Once again, the Massachusetts legislature took on non-compete reform, and once again, came up empty-handed. On July 31, 2016, the legislature adjourned without reaching a compromise to alter the state’s non-compete landscape. Earlier this summer, both the House and the Senate passed contrasting versions of non-compete reform bills, but ultimately could not come to agreement on several important provisions. Their inability to reach a compromise reveals once again that this is a complex issue with many stakeholders, and not one susceptible to end-of-the-session compromise.
While similar in some respects, the Senate bill greatly differed from the bill previously passed by the House on four key points:
- The Senate version limited the length of a non-compete’s restricted period to three months, while the House version’s was twelve months.
- The Senate version expanded the House’s (already extensive) list of individuals exempt from non-compete agreements to independent contractors and employees whose average weekly earnings are less than twice the average weekly wage in the Commonwealth.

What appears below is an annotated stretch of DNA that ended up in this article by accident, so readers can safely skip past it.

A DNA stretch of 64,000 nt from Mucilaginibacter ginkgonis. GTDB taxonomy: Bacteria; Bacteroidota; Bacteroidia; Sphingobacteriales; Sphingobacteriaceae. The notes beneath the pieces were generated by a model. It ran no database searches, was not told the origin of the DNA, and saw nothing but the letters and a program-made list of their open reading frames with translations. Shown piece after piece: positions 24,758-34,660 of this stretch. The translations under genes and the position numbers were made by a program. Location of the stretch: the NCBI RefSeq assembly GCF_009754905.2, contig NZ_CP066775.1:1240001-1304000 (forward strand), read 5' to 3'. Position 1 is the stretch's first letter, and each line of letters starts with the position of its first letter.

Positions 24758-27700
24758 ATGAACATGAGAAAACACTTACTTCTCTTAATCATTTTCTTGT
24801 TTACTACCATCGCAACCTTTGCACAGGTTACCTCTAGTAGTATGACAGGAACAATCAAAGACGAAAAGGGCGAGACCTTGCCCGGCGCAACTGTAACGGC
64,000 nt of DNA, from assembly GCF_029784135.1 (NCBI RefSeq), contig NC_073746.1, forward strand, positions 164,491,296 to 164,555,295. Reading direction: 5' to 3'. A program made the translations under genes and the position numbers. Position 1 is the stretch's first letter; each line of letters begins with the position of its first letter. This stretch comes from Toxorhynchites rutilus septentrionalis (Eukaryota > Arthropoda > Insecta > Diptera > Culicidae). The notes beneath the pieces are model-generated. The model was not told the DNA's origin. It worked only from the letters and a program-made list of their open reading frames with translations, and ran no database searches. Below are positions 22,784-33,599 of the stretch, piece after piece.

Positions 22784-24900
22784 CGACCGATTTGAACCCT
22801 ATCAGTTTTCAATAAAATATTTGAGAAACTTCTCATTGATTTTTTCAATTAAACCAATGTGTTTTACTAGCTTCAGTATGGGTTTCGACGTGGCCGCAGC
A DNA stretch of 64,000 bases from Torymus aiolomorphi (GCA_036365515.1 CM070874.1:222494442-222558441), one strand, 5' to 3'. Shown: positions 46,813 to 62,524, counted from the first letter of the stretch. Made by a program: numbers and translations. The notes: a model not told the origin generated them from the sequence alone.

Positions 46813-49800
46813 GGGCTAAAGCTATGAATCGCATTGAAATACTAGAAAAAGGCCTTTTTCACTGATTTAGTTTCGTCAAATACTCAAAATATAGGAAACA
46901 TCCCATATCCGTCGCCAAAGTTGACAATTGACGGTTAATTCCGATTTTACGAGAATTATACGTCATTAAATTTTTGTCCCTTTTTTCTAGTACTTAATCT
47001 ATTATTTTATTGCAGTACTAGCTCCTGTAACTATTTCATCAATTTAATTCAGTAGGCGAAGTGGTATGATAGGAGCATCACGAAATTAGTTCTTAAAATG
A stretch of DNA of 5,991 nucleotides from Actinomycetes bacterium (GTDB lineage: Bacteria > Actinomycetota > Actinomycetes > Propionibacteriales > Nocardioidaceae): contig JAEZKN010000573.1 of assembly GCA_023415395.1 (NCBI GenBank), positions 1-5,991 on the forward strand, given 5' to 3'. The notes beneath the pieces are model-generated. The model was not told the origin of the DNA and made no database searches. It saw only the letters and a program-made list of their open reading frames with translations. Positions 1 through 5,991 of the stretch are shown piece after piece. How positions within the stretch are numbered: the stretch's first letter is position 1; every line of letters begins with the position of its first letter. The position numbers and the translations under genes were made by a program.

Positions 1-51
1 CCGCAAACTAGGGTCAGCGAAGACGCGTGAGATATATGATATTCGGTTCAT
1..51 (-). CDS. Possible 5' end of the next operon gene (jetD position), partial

- The Senate version’s “garden leave” clause required payment to the employee during the restricted period to be equal or greater to 100% of the employee’s highest annualized earnings during the last two years of employment, while the House version required payment of 50% of the employee’s highest annualized base salary over the last two years, or other “mutually agreed upon consideration.”
- In what would have been a dramatic change to current Massachusetts non-compete law, the Senate version did not permit “blue-penciling” — a court’s equitable reformation of overbroad non-compete provisions — while the House version did.
Those following the Massachusetts legislature’s repeated, unsuccessful efforts at non-compete changes will have to wait until next year, as the next legislative session does not begin until January 2017.